2018 Nissan Kicks
Think, for a moment, about the nomenclature of Nissan products.
There are the Altima, Maxima, Sentra, and Versa, all names that sound as though they were created by one of those branding companies that do work for pharmaceutical companies: the words sound like they mean something, but they really don’t.
There is the Armada SUV, which is in keeping with something like the Spanish Armada, which you may vaguely remember from a high school history class was rather massive, as the Armada is. And speaking of things that have a huge scale, there is the Titan pickup truck that is so big that Nissan actually uses all caps for the name (i.e., TITAN).
There is the environmental Leaf (which is also officially in all caps for some unknown reason).
The midsize pickup is named “Frontier,” which is a good name for a truck, as it evokes where one would ideally go with a pickup, which is the same for the Pathfinder CUV. The other CUV is named “Rogue,” which probably is meant to describe attitude more than the member of the X-Men. The Murano might bring to mind—at least to the well-traveled—the Venetian island where wonderful glass objects are created, and the crossover has always had more intensive styling than other vehicles with which it competes.
There is the GT-R, which combines two acronyms associated with racing. And, of course, there is the Z, the end-all and be-all of the lineup.
And now there is the Nissan Kicks.
Maybe you don’t think about the name of vehicles much, but think about it: Someone says “I drive a Maxima,” and even if you don’t know that the Maxima is the top-of-the-line sedan in the company’s lineup, the name itself implies it.
And if someone else says, “I drive a Kicks,” you probably think that the Kicks must be some sort of fun vehicle because let’s face it, there is more than a modicum of whimsy to that name.
The Kicks is a compact crossover that has a base MSRP of $17,990, which is just about half of the average transaction price for light vehicles in the U.S., according to Kelley Blue Book, so obviously the Kicks is targeted a younger demographic that wants to have a new car but doesn’t want to go too much deeper in debt than they probably already are (e.g., college loans). Nissan describes the Kicks as having a “tech-hungry target audience,” and anyone who has seen those TV commercials for Consumer Cellular can readily discern that the AARP crowd probably wasn’t on the minds of Nissan product planners for the Kicks.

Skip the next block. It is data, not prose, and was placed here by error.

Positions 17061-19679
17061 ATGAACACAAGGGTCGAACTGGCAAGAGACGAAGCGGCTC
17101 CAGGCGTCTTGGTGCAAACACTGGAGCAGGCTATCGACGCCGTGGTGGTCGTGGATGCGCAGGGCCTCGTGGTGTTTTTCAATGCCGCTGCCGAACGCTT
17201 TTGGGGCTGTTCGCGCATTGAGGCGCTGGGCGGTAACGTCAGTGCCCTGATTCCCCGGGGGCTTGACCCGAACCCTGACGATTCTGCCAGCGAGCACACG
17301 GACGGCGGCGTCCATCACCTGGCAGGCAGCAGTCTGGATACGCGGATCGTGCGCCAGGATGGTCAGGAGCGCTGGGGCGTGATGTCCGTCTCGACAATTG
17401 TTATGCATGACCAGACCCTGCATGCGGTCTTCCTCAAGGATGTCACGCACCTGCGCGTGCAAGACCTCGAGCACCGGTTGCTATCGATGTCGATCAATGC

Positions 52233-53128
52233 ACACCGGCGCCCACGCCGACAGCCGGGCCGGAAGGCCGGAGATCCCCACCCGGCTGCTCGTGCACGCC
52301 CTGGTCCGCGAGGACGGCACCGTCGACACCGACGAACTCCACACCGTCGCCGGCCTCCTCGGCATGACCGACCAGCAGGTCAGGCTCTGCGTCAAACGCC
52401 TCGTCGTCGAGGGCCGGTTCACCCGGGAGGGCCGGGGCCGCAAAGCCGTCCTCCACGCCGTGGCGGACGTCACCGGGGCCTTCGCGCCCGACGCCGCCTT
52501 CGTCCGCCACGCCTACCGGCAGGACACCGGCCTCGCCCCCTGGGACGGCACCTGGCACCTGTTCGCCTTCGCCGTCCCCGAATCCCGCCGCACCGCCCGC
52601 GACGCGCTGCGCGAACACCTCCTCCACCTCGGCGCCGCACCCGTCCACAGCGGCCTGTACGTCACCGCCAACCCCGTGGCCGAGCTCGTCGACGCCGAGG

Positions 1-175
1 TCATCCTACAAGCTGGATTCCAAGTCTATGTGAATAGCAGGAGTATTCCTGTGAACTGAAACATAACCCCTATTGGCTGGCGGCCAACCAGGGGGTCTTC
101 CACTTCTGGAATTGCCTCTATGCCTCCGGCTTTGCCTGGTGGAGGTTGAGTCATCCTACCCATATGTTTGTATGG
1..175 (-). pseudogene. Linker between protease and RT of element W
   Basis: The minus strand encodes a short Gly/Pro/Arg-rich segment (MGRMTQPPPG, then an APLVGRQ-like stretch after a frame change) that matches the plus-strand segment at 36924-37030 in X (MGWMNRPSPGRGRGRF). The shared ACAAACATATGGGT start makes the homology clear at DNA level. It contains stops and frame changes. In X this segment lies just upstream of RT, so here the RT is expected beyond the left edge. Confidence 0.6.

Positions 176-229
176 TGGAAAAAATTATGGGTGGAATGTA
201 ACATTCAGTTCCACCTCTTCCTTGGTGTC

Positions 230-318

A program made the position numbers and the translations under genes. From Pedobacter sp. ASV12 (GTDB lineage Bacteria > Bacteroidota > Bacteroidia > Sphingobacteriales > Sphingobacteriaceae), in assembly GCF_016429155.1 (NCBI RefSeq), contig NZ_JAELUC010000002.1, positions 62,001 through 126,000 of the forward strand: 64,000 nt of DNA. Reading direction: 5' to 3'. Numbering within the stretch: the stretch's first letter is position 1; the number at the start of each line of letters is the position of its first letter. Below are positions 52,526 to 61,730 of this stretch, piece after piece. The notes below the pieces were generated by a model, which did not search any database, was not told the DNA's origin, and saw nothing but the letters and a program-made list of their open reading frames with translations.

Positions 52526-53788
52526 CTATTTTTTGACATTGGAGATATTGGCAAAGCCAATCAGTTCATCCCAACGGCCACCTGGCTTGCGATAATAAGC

Kicks offers Apple CarPlay, Android Auto or Nissan’s own NissanConnect, displayed on a 7-inch display in the center of the instrument panel. Other available tech includes a system, called the “Intelligent Around View Monitor,” which uses four cameras to provide an overhead view of the vehicle when the Kicks is in reverse. There are three trim levels for the Kicks (S, SV and SR) and the two higher trims come standard with blind spot warning and cross traffic alert tech.
The Kicks is powered by a 1.6-liter four that produces 125 hp. It is mated to a continuously variable transmission (named “Xtronic,” presumably for reasons of sounding futuristic). For getting around town the combo is suitable. When it comes to freeway driving, the getting to speed is something that gives one pause (“Is something going to break as I continue to accelerate?”). Amusingly enough, there is a flat-bottomed steering wheel, the sort of thing that one would expect in a sporty car. This isn’t that car.
Of course, it isn’t described as a hatchback but a crossover. Which is mainly predicated, I think, on the fact that there is 7 inches of ground clearance, which is half an inch higher than, say, the Sentra. But the Kicks is considerably (comparatively speaking) higher than the Sentra, 62.4 inches compared with 58.9 inches.
A key kicky characteristic of the Nissan Kicks is the available two-tone paint scheme, the names of which are fairly wonderful in and of themselves: Aspen White/Super Black; Gun Metallic/Monarch Orange; Monarch Orange/Super Black; Cayenne Red/Super Black; Deep Blue Pearl/Fresh Powder.
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